Tour de France 11: Kurt-Asle Arvesen takes CSC's first win

Norwegian triumphs after long breakaway

Australian Cadel Evans spent a relaxing first day in the Tour de France yellow jersey Wednesday as the peloton reeled from a second doping positive control at the race.

Kurt-Asle Arvesen of Norway beat Swiss Martin Elmiger and Alessandro Ballan of Italy to the finish line of the 11th stage, held over 167.5km from Lannemezan to Foix, to hand his ambitious CSC-Saxo Bank team their first win of this year's edition.

"I've won two stages at the Giro d'Italia and the under-23 world championships, but this is the biggest win of my career," said Arvesen, the national road race champion.

"I was actually expecting someone to pass me at the finish line but in the end no one came. It's the biggest win of my career, and it's even better when you're wearing the national jersey."

Evans, riding for Silence-Lotto, rode in with the main peloton 14:51 later following a bizarre final stage in the Pyrenees mountains which saw him retain his 1-second lead over CSC's Frank Schleck.

Still in third place overall is American Christian Vande Velde, at 38 seconds, with Gerolsteiner rider Bernhard Kohl of Austria in fourth at 57.

Two of Evans' major rivals, Russian Denis Menchov of Rabobank and Spaniard Carlos of Sastre of CSC, are still fifth at 57 and sixth at 1:28 respectively.

Evans admitted that having the yellow jersey on his shoulders had brought some welcome attention.

"You get some respect from your peers when you wear this jersey," said the 31-year-old, who finished the race runner-up last year to Albert Contador of Spain.

It was also a bonus for the Australian that he and his team spent a relatively calm day in the saddle, allowing him a further day of recovery following a scary crash on Sunday which almost ended his campaign.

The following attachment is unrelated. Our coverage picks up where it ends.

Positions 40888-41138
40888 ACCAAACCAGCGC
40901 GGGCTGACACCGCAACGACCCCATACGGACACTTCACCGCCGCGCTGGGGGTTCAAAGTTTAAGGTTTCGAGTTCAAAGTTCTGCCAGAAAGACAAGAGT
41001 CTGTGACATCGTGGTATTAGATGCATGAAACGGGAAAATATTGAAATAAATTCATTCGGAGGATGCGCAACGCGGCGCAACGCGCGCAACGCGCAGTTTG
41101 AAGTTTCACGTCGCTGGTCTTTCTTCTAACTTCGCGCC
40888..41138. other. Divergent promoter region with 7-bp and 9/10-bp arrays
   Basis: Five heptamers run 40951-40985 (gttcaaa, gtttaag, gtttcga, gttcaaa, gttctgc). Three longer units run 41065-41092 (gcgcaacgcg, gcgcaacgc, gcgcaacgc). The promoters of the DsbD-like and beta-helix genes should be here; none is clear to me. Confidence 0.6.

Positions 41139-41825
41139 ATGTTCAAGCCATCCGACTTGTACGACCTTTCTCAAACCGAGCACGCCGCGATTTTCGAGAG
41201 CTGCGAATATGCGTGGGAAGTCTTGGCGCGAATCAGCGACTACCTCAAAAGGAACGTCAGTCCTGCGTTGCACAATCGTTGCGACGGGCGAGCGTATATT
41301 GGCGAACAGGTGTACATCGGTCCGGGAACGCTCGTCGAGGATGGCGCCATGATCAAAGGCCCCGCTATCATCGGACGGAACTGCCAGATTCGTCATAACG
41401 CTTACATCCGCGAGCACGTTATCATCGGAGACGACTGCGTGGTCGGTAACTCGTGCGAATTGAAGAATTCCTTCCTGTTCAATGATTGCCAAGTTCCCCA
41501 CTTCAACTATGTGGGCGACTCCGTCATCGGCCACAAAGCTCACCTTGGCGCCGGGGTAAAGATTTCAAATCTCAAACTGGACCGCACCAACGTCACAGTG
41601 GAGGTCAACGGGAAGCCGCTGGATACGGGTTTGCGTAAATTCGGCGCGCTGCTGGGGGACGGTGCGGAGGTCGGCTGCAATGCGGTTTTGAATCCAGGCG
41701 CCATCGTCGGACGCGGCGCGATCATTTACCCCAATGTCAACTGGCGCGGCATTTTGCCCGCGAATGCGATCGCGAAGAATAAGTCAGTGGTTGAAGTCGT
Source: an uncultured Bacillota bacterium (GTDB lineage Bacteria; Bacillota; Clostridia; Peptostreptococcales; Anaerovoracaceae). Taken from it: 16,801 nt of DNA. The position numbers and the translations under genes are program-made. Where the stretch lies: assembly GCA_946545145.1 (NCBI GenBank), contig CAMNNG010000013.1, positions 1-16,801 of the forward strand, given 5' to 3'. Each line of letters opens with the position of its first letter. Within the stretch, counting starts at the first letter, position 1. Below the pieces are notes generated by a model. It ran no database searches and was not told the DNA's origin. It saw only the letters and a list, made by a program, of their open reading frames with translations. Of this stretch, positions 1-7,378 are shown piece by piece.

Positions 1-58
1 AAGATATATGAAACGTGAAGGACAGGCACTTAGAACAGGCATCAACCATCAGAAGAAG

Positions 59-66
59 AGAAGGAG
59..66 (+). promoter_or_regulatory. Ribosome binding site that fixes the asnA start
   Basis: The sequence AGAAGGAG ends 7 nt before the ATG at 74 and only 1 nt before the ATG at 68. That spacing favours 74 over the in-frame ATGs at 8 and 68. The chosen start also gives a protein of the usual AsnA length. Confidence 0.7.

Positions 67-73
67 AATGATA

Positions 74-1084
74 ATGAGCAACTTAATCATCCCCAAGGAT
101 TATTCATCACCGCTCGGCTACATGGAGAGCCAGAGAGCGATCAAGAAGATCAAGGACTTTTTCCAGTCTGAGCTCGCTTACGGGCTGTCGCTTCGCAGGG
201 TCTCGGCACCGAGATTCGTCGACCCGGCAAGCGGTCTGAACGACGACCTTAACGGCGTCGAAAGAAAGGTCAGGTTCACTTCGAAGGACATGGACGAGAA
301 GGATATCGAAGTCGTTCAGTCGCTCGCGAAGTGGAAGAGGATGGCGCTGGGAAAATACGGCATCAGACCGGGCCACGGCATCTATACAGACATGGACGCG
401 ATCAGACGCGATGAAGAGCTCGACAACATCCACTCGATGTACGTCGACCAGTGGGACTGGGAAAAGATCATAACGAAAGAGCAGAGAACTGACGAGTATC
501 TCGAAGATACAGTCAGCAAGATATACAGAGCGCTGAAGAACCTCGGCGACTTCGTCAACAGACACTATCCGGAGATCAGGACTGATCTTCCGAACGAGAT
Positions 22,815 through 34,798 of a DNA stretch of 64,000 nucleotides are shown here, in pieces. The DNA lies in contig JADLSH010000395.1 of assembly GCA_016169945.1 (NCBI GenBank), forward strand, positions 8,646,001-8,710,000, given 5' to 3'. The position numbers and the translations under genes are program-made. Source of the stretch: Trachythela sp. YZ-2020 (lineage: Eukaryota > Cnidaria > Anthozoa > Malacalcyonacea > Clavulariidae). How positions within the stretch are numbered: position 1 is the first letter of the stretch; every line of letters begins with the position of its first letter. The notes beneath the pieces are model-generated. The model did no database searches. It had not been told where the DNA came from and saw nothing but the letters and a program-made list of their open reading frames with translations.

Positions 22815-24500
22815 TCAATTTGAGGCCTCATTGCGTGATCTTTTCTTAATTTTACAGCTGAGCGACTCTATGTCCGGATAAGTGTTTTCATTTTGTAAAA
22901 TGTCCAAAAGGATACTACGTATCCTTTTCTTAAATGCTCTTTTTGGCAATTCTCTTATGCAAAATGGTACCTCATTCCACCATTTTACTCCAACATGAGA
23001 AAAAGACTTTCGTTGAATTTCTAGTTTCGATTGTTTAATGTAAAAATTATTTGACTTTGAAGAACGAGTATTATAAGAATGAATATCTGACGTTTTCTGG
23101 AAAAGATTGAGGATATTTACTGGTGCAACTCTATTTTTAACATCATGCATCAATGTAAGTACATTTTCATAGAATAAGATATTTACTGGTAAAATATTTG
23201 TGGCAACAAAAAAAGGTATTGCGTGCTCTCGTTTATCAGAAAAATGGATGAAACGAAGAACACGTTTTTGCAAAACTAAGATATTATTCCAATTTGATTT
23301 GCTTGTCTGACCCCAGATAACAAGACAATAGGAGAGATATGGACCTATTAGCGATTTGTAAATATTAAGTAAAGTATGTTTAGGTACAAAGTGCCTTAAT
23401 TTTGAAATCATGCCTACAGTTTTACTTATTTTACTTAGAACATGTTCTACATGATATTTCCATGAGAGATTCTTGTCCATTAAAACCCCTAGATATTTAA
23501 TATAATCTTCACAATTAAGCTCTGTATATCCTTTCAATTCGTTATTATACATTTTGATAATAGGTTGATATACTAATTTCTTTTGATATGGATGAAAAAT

"I'm still recovering from Sunday, so it's good to have that extra day. We had to use our heads today as well as our legs," added Evans.

How the race unfolded

Held in searing temperatures, the final day of racing in the Pyrenees featured only one major climb - and that provided Frenchman Amael Moinard with the springboard he needed to launch an attack.

He was part of a small group of riders that had pulled away from the peloton, containing Evans and all the big favourites, in the early stages and that went on to build a lead of 15 minutes.

However shortly after 2006 champion Oscar Pereiro, of Caisse d'Epargne, attacked the peloton on the category one-rated climb over the Col du Portel, Schleck's CSC team soon took over at the front and decided to chase.

That allowed Evans and his team to sit just behind them watching out for potential attacks, and when the main chasing bunch caught Pereiro it became clear that CSC had simply wanted to reel the Spaniard in.

CSC relaxed the rhythm, and allowed the real battle being fought out in front of them to reach its climax.

In total 11 riders were left trying to chase down Moinard. But, on his own and racing into a headwind, his lead on the chasers at the flag signaling 20km to race was around a minute.

He was soon reeled in, and in the closing stages the 12 leaders broke up as the finish line approached, with Arvesen taking his maiden Tour stage by the width of a wheel rim.

Doping controversy, heartache for Barloword

The stage ended on a sour note for the British-registered team Barloworld, who finished with only five riders after starting with eight.

Colombian Felix Cardenas, a former stage winner, in 2001, pulled out during the stage with a leg injury, barely hours after his Italian teammate Paolo Longo crashed out with a fractured collarbone.

Barloworld lost Colombian climber Mauricio Soler - the reigning 'King of the Mountains' - earlier in the race due to a fractured wrist.

On Wednesday morning, Spaniard Moises Duenas was kicked off the race by his team following the news of a positive test for the banned blood booster EPO

(erythropoietin). Duenas is currently in police custody.

For full results, report and photos, visit Cyclingnews.com. Click here to watch video highlights, then listen to BikeRadar's daily Tour podcasts here.

© BikeRadar & AFP 2008

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